Devil’s in the detail for Britain’s divorce from the European Union
Process for so-called Brexit to begin in March, but business sector is no wiser on its impact at a time of declining economic growth
Britons caught their government badly unprepared with their vote to leave the European Union. For four months since then, the business sector has been waiting for clarity on the way forward for planning and investment. Theresa May, catapulted into the prime ministership by the referendum that ended the career of her predecessor David Cameron, has revealed the first piece of the puzzle. She says Article 50, the mechanism for Britain to leave the EU, will be triggered by the end of March, starting two years of negotiations for a new deal.
Business, however, laments the lack of detail about how May thinks Brexit will look. She has left her options open. This is understandable given the EU’s rejection of important concessions for Britain before the vote. She can expect tough negotiations. The nature of the referendum campaign, with its focus on migration, virtually ruled out the dream of Britain remaining in the single European market, though May pledged to strive for business to trade with and operate within it. But she also reaffirmed the need for controls on migration and an end to the jurisdiction of the European Court of Justice. The EU sees free movement and the court’s jurisdiction as non-negotiable.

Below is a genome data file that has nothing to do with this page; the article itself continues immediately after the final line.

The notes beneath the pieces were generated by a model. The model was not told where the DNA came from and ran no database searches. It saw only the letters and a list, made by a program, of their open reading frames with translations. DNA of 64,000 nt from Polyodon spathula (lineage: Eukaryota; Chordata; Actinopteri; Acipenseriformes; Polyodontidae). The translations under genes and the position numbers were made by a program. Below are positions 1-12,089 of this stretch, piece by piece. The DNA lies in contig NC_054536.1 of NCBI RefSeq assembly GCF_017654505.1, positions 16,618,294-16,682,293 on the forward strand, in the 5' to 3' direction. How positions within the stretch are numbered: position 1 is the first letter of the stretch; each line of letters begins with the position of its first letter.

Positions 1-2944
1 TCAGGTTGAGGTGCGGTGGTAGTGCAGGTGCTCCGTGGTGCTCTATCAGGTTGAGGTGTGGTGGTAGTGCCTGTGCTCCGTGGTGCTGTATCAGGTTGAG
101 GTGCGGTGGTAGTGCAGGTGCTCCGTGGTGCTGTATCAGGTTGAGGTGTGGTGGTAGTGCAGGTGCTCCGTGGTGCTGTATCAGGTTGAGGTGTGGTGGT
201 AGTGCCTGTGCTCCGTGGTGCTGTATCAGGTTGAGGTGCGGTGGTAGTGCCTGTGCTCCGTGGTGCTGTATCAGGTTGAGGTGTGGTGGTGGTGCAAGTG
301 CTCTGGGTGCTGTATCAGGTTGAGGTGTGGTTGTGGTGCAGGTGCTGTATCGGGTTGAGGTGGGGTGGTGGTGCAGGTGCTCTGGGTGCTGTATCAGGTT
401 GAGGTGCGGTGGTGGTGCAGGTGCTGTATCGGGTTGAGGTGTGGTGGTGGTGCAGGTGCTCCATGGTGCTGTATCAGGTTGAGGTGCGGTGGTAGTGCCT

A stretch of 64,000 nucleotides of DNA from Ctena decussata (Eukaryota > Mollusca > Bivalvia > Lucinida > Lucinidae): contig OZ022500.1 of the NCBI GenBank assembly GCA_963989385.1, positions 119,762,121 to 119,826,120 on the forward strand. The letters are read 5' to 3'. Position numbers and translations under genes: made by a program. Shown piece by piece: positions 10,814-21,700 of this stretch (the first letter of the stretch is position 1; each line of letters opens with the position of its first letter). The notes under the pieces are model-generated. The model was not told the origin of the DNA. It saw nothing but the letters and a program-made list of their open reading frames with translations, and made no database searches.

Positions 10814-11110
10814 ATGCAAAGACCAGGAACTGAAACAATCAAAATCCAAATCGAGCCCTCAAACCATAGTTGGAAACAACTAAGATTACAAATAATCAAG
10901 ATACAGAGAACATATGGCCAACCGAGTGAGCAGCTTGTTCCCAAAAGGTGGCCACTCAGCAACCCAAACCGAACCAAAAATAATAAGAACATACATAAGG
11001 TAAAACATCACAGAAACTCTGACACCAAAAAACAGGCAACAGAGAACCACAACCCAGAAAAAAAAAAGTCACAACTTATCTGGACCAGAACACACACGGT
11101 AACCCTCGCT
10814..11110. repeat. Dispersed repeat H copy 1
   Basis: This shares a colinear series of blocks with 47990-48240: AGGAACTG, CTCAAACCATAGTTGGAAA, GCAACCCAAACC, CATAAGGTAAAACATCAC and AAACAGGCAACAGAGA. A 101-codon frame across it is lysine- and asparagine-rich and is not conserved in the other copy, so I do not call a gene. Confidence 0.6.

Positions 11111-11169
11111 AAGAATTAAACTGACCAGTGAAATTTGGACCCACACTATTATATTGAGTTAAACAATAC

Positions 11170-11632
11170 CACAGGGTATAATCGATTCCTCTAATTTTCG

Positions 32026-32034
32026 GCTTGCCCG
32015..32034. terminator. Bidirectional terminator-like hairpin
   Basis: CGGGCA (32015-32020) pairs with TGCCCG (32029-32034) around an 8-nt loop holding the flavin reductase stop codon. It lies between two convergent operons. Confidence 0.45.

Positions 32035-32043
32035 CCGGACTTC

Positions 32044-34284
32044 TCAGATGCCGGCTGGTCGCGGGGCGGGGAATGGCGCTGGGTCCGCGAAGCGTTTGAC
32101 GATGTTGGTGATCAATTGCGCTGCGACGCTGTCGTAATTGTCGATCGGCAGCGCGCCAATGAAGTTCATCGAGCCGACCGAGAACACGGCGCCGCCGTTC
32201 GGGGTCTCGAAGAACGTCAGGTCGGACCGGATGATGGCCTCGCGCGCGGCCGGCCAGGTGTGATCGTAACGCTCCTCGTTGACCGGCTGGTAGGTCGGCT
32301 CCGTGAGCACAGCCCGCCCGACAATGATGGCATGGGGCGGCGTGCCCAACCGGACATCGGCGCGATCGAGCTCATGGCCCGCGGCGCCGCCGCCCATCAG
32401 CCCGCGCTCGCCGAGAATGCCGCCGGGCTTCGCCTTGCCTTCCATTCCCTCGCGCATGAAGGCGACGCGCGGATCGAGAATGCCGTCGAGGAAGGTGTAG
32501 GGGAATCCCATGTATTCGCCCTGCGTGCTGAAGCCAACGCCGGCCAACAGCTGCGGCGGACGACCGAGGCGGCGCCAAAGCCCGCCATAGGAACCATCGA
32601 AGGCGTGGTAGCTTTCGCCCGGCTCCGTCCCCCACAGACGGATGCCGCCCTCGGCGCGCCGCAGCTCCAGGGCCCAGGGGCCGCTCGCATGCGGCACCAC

Britain faces negotiating both an exit from the EU and a new trade deal, not to mention other bilateral deals, within a two-year deadline, amid rising protectionism and downbeat IMF global growth forecasts influenced by a China slowdown, Brexit and the US election. That said, the IMF, having wrongly predicted a post-referendum crash in the world’s fifth-largest economy, now says it will be the fastest growing of the Group of Seven leading industrial countries this year. But it still sees trouble further ahead. It expects uncertainty about the divorce settlement with the EU will make businesses more cautious and that the fall in the pound sterling to a 31-year low will hit living standards. It remains to be seen whether the size of Britain’s economy and the resilience revealed by economic surveys gives May a negotiating advantage with a Europe still struggling for sustained recovery from the financial crisis.